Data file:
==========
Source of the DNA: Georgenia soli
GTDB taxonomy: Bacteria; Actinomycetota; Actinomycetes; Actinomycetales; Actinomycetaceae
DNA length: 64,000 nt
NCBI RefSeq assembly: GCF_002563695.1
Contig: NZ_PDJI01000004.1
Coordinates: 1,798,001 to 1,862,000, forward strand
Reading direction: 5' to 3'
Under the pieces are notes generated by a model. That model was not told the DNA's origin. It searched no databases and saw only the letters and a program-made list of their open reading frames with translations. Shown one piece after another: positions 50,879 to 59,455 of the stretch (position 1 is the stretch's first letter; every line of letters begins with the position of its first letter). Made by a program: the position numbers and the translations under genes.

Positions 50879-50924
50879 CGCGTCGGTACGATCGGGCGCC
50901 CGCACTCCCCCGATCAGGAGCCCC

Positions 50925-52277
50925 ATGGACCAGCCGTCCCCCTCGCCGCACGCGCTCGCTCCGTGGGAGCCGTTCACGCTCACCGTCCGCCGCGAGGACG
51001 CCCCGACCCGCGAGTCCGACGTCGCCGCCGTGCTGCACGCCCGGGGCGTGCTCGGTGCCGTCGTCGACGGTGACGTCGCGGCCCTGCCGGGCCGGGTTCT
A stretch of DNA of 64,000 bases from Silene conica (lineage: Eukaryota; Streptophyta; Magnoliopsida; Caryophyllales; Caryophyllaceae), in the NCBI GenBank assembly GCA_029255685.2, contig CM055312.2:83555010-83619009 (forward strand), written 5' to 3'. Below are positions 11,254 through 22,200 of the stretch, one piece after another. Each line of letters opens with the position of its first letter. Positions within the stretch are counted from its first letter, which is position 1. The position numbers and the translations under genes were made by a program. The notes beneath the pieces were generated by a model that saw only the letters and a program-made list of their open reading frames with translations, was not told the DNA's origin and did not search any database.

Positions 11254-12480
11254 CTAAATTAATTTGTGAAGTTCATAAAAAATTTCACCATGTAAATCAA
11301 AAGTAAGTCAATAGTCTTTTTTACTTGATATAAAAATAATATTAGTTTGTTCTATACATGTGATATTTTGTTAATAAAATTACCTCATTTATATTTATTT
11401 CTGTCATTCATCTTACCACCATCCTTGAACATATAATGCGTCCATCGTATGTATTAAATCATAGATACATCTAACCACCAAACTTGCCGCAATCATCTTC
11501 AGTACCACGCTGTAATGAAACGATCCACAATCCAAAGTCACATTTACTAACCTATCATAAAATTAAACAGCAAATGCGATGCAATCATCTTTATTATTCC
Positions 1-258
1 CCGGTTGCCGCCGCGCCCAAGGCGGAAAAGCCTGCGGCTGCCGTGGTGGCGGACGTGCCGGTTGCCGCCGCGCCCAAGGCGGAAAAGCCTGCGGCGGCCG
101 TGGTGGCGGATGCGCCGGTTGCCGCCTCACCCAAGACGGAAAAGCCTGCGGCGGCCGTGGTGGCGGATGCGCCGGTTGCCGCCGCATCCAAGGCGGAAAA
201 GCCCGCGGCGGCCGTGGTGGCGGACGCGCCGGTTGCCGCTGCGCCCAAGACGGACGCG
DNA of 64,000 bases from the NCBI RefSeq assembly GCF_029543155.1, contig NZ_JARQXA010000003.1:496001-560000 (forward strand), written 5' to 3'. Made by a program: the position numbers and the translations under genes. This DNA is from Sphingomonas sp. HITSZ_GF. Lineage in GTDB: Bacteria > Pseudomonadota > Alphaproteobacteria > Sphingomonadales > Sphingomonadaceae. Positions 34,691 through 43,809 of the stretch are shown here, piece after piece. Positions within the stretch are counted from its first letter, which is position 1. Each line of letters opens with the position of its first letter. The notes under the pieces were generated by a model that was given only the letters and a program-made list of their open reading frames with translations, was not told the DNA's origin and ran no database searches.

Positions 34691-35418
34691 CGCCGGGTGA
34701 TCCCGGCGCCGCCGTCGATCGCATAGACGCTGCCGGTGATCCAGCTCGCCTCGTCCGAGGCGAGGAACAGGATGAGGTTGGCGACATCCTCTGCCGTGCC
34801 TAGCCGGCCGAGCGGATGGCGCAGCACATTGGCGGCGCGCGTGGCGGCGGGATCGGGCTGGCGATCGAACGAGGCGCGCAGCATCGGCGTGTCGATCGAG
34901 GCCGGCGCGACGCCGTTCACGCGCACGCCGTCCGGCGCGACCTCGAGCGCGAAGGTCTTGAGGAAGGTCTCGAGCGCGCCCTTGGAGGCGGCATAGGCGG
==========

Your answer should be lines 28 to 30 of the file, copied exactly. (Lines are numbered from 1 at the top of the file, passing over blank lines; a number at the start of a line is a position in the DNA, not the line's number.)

34701 TCCCGGCGCCGCCGTCGATCGCATAGACGCTGCCGGTGATCCAGCTCGCCTCGTCCGAGGCGAGGAACAGGATGAGGTTGGCGACATCCTCTGCCGTGCC
34801 TAGCCGGCCGAGCGGATGGCGCAGCACATTGGCGGCGCGCGTGGCGGCGGGATCGGGCTGGCGATCGAACGAGGCGCGCAGCATCGGCGTGTCGATCGAG
34901 GCCGGCGCGACGCCGTTCACGCGCACGCCGTCCGGCGCGACCTCGAGCGCGAAGGTCTTGAGGAAGGTCTCGAGCGCGCCCTTGGAGGCGGCATAGGCGG